The Happiness Hypothesis

  • by Jonathan Haidt
  • Narrated by George K. Wilson
  • 11 hrs and 47 mins
  • Unabridged Audiobook

Publisher's Summary

This is a book about 10 "Great Ideas". Each chapter is an attempt to savor one idea that has been discovered by several of the world's civilizations - to question it in light of what we now know from scientific research, and to extract from it the lessons that still apply to our modern lives.


What the Critics Say

"I don't think I've ever read a book that laid out the comtemporary understanding of the human condition with such simple clarity and sense." (The Guardian, UK)
"A delightful some margin the most intellectually substantial book to arise from the 'positive psychology' movement." (Nature)
"Fascinating stuff, accessibly expressed." (Booklist)


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Customer Reviews

Most Helpful

Exceptional synthesis of psychology and philosophy

The publisher's title for and capsule summary of "The Happiness Hypothesis" doesn't do full justice to the exceptional range of learning, research, and wisdom that combine in this book. It's not pop psychology or a generic self-help book: Haidt is a professor in the Psychology Department at the U. of Virginia, and a leading researcher in the "moral emotions". His working hypothesis is that human moral systems have underpinnings in evolutionary biology, but he's as far from being a reductionist as possible. Instead he believes it's impossible to understand morality, and by extension happiness, without examining their history in human cultures and religions.

Haidt covers a tremendous range of interwoven topics: the history of Western moral philosophy; ideas of virtue and the sacred in Christianity, Buddhism, and Hinduism; child development and parent-child bonding in relation to the moral emotions; modern neuroscience and the biological foundations of behavior; and the role of trauma and adversity in personal growth. He is especially gifted at explaining things in everyday language, avoiding jargon and carefully defining and illustrating new terminology.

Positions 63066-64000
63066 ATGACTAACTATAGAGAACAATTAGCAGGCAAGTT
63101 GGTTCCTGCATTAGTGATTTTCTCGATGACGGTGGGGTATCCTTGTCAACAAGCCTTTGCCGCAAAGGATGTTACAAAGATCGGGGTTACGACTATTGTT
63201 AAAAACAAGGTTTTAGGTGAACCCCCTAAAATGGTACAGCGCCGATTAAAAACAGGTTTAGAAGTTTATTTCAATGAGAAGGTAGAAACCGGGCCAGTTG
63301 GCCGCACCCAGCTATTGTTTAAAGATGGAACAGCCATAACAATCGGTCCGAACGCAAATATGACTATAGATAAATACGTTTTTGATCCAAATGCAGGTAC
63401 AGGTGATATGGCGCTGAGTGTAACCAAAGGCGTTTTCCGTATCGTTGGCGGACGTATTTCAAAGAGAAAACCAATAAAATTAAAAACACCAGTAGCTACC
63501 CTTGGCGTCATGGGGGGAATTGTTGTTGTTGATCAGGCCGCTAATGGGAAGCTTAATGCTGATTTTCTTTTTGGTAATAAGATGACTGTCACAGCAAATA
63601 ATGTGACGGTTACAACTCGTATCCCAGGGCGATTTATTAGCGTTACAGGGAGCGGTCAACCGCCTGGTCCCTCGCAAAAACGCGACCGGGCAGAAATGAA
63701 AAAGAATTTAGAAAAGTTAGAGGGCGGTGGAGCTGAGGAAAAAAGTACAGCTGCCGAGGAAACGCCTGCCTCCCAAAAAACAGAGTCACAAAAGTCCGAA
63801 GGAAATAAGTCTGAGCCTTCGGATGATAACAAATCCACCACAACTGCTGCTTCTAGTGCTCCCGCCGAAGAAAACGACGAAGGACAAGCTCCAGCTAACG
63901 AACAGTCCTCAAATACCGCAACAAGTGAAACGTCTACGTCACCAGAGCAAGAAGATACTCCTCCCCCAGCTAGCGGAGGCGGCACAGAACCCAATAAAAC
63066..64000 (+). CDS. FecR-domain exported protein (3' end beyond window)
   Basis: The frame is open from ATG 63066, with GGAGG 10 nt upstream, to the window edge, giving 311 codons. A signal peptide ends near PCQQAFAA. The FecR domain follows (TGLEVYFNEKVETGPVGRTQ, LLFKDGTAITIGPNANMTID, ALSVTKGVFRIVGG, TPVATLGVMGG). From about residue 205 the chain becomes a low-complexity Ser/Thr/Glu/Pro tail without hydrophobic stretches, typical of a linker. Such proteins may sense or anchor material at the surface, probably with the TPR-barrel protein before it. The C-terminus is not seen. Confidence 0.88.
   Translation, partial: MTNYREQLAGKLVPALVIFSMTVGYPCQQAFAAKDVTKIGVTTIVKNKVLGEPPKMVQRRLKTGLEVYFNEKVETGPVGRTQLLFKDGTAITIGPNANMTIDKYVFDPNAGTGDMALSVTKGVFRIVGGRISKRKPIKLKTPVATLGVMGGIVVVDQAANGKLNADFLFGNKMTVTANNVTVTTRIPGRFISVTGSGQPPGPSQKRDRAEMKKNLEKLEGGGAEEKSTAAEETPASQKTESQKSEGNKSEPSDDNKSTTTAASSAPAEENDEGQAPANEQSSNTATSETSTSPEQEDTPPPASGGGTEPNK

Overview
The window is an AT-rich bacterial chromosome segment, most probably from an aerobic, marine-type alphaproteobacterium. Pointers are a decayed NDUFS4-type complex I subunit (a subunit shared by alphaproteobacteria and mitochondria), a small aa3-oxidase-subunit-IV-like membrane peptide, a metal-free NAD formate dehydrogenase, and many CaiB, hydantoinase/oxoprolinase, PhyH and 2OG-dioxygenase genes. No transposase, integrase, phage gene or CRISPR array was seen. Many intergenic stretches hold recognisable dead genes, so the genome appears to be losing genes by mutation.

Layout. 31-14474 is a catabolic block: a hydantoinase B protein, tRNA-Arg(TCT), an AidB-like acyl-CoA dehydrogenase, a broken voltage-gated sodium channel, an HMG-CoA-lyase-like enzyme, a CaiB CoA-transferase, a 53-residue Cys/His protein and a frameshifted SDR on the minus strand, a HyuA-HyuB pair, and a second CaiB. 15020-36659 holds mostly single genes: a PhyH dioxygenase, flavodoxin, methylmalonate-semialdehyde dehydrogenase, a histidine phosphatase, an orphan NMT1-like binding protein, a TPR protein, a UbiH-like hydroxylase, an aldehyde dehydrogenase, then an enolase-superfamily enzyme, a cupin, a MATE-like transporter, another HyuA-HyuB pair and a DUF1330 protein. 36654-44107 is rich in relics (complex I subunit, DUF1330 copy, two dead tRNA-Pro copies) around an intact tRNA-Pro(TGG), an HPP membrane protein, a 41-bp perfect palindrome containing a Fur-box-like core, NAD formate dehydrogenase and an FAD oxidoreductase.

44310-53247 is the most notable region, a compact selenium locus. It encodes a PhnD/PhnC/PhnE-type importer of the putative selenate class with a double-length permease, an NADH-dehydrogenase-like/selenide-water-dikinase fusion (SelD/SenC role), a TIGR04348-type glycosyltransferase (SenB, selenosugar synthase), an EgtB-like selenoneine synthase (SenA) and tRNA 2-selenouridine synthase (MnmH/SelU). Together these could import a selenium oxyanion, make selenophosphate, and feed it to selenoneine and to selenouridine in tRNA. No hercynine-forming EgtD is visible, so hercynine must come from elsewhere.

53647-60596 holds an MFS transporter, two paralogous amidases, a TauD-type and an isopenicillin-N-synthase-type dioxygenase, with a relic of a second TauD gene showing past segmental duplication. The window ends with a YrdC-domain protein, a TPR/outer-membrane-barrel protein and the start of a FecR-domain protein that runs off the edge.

George Wilson's narration is clear and paced appropriately, and he's solid on technical terms, foreign names, and so on. He gets a chance now and then to show his skill in creating voices for extended quotations from Ben Franklin, Thomas Jefferson, and William James.
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- David

You must read this book

It's not really a self help book at all, it's more like a guide to the human brain, if you ever wonder why you think you are so much different then everybody else, this book will explain why you are not and why you are almost exactly like the rest of us, it also tells us what brain functions make us believe in religion, and so much more, I rate this book a must read, even if you have no knowledge about brain anatomy and functions.
The book offers some insight into early philosophy and it draws parallels to modern brain research, but that part is just publicity.
Other must read books Phantoms in the brain Ramachandran, origin of species Darwin
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- Tonny

Book Details

  • Release Date: 01-03-2007
  • Publisher: Gildan Media, LLC